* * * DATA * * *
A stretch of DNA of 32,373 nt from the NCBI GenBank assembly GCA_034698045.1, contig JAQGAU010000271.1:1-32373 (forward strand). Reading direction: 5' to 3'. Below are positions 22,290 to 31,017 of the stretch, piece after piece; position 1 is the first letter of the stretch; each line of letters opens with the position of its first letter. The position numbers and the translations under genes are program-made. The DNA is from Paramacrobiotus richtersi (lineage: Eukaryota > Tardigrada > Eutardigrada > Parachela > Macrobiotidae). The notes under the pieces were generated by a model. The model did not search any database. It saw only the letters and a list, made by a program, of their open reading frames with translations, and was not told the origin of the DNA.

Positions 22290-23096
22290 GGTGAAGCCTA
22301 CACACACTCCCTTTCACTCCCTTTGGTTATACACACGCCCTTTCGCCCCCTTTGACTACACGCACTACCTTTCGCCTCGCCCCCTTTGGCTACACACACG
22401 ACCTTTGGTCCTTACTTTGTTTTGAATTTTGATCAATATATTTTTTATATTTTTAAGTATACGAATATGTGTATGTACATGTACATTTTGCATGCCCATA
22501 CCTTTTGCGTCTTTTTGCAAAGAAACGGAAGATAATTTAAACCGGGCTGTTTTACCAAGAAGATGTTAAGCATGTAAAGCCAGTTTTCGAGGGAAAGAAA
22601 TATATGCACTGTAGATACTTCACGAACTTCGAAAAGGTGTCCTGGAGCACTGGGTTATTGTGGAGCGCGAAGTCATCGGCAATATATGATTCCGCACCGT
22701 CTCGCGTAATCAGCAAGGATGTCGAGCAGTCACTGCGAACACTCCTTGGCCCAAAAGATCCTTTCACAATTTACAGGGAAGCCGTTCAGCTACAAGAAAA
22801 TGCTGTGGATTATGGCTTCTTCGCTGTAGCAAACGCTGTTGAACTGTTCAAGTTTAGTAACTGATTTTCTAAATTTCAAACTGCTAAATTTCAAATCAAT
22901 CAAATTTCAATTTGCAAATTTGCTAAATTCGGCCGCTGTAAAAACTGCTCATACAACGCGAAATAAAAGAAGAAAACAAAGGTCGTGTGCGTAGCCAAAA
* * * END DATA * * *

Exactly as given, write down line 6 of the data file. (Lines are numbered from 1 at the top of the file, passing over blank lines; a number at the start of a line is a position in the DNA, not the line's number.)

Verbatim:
22501 CCTTTTGCGTCTTTTTGCAAAGAAACGGAAGATAATTTAAACCGGGCTGTTTTACCAAGAAGATGTTAAGCATGTAAAGCCAGTTTTCGAGGGAAAGAAA